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In riveting political drama in Nepal, Pushpa Kamal Dahal ‘Prachanda’ named Prime Minister

Updated - December 26, 2022 08:42 am IST

Published - December 25, 2022 05:49 pm IST - Kathmandu

Seven parties and three independent MPs led by former Prime Minister Sharma Oli come together in a dramatic move for a post-poll alliance

Nepal’s former guerrilla leader Pushpa Kamal Dahal, better known by his nom de guerre Prachanda waves next to Communist Party Nepal-Union Marxist Leninist (CPN-UML) chairman K.P. Sharma Oli in Bhaktapur on the outskirts of Kathmandu on December 25, 2022 before leaving for the President’s office to claim majority for his appointment as the new Prime Minister. | Photo Credit: AFP

Nepal President Bidhya Devi Bhandari on Sunday appointed Pushpa Kamal Dahal, leader of the parliamentary party of the Communist Party of Nepal (Maoist Centre), Prime Minister of the Himalayan nation.

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A communication from the President’s Office in Sital Nivas said Mr. Dahal, better known as ‘Prachanda’, would be sworn in as Prime Minister at 4 p.m. on Monday.

Seven parties and three Independent MPs led by former Prime Minister K.P. Sharma Oli of the Communist Party of Nepal (UML) came together in a dramatic move for a post-poll alliance on Sunday and wrote to the President proposing the name of Mr. Dahal as the prime ministerial candidate of the Left-dominant coalition. Prime Minister Narendra Modi has congratulated Mr. Dahal. Mr. Dahal and his CPN (Maoist Centre) have the support of 169 elected members in the Pratinidhi Sabha, the Lower House, representing the Communist Party of Nepal (Unified Marxist Leninist), the Rashtriya Swatantra Party (RSP), led by Ravi Lamichhane, the pro-monarchy Rashtriya Prajatantra Party, the Nagarik Unmukti Party, the Janata Samajwadi Party of Madhesi leader Upendra Yadav and the Janamat Party of former secessionist leader C.K. Raut.

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‘Unique relationship’

Congratulating Mr. Dahal, Prime Minister Narendra Modi said, “The unique relationship between India and Nepal is based on deep cultural connect and warm people-to-people ties. I look forward to working together with you to further strengthen this friendship.”

Officials, however, said New Delhi would watch the development closely, given that the RSP, one of the key constituents of the Leftist coalition, has criticised India for building an embankment along the Mahakali river at Dharchula, that has led to protests by Nepalese on the other side.

This will be the third time that the former Maoist rebel leader will be the Prime Minister of the Himalayan nation. He served in 2008-09 when he had to step down because of a political crisis over sharing of power. His second stint came in 2016 when he took over from Mr. Oli against the backdrop of an economic blockade of Nepal during 2015-16 by the Madhesi agitators.

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Among the surprises on Sunday was the decision by the newly formed RSP led by former TV anchor Mr. Lamicchane, whose campaign pitch for a “clean, anti-establishment” party had led some to assume that the party would remain in the opposition for now.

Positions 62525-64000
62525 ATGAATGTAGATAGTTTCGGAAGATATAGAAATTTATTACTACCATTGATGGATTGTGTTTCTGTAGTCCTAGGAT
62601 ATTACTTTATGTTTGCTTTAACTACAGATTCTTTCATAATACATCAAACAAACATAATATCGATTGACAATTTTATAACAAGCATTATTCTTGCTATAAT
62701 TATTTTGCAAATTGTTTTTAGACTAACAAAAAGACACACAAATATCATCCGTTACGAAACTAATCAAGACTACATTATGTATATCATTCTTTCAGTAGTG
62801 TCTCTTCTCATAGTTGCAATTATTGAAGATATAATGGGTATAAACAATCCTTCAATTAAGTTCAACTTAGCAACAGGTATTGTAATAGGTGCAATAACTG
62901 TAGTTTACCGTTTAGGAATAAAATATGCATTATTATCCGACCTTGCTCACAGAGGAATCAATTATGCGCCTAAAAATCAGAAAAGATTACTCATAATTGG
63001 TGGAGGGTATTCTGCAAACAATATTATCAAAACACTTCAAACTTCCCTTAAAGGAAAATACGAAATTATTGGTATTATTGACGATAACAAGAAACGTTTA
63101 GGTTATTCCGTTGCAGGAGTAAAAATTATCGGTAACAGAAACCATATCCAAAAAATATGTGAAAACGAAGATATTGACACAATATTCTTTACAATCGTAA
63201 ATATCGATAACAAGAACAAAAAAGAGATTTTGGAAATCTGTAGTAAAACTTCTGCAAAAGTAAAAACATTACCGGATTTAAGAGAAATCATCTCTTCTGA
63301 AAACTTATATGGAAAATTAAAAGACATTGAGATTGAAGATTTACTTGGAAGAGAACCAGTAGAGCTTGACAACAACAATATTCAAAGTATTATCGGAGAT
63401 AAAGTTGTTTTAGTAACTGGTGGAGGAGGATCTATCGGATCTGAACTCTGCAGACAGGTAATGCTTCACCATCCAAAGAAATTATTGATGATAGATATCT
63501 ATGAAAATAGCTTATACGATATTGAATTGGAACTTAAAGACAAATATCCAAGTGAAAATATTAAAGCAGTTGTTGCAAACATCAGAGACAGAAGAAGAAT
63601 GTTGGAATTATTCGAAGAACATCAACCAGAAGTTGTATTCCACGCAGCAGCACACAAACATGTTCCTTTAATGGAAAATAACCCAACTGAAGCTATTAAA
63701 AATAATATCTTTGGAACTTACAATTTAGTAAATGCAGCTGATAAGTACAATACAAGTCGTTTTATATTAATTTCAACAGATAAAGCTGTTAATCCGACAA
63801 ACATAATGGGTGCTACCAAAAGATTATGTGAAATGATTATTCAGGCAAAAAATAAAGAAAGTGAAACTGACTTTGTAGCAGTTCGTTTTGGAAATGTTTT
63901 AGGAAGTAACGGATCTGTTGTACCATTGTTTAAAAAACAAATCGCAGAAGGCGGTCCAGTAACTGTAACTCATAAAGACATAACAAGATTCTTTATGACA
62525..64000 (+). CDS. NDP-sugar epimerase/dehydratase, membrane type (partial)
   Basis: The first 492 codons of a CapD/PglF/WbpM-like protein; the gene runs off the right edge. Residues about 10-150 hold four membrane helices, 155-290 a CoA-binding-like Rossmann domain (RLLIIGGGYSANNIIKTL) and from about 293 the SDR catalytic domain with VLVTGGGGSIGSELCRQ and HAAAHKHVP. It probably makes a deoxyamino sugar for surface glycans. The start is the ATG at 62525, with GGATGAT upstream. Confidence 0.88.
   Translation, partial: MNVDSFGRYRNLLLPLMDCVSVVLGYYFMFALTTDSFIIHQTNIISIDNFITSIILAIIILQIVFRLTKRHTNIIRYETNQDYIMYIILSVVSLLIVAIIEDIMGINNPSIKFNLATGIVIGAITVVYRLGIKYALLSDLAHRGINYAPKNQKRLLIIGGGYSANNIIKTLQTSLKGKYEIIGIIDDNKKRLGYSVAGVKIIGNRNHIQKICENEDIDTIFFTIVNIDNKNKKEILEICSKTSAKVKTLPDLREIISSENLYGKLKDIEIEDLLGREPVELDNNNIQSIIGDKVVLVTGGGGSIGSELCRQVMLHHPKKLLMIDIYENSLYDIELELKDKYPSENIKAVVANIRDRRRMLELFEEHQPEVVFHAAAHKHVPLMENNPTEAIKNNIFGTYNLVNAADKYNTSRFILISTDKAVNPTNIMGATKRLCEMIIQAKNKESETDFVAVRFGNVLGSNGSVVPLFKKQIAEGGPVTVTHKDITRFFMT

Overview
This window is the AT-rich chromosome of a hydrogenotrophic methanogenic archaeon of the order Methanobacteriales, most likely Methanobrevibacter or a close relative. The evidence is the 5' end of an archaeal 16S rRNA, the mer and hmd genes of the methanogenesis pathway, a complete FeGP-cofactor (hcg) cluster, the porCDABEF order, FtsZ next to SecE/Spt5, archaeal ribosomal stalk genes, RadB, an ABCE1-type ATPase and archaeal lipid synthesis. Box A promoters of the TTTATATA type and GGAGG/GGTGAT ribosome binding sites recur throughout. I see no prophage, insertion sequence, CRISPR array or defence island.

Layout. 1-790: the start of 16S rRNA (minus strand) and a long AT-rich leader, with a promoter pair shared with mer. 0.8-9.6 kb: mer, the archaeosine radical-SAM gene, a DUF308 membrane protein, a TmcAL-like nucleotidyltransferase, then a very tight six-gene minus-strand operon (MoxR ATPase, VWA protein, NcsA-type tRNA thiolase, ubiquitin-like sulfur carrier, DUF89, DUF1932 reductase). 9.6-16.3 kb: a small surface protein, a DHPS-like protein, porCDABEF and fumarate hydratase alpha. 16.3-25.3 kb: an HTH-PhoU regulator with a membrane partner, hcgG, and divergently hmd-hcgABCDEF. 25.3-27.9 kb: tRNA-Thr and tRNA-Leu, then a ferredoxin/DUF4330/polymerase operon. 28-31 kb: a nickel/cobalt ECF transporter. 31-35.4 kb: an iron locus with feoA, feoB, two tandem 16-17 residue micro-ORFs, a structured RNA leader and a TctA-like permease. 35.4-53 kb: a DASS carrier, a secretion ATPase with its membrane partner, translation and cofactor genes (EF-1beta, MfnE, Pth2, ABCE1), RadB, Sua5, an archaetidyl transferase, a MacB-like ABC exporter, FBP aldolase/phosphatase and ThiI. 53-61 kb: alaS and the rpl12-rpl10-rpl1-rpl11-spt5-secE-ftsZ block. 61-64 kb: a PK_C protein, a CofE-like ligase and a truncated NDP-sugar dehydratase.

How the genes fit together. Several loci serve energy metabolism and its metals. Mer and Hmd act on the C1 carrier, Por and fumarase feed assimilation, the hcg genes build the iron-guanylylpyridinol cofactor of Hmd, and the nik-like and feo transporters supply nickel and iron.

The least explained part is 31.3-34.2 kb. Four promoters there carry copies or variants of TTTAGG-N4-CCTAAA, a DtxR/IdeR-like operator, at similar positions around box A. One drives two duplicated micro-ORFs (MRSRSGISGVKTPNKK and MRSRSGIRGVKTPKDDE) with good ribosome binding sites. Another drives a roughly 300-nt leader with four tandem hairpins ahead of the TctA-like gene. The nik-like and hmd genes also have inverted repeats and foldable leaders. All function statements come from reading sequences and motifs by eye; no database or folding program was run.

“The RSP got the votes by promising to get things done: improving rule of law, reducing corruption, improving government services, providing access to high quality healthcare and education for all, creating jobs, etc.,” RSP Central Committee member Arnico Panday told The Hindu, when asked about the turnaround. “We cannot achieve those by sitting in the Opposition. We have been talking to all parties to find the best way to move forward on our agenda. The new coalition provided us with the best opportunity”

The RSP, that has 20 seats combined from the general election and the proportional representation (PR) categories, is now the fourth largest party in the 275-member Pratinidhi Sabha, and will tip the balance in favour of the Prachanda-led coalition.

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Earlier, Mr. Dahal had broken away from the Nepali Congress-led ruling coalition which had governed Nepal since its leader Sher Bahadur Deuba was appointed Prime Minister in a Supreme Court-initiated move in July 2021.

New players

Sunday’s developments have put an end to weeks of negotiations that began after the general election of November failed to produce a clear winner though the Nepali Congress emerged as the single largest party. The election, however, was difficult as several ministers in the Deuba Cabinet lost their seats and a number of smaller parties such as the RSP and Nagarik Unmukti Party emerged as new political players. It was understood that the smaller parties would play a crucial role in helping either of the two big blocs led by Mr. Deuba and Mr. Oli form the next government.

In the last few days, a crisis emerged in the Nepali Congress which witnessed rise of a new centre of power with party leader Gagan Thapa asserting his role. Mr. Oli’s coalition had given the impression that it had fallen apart but surprised the political landscape by emerging with a new coalition with Mr. Dahal as the prime ministerial candidate.

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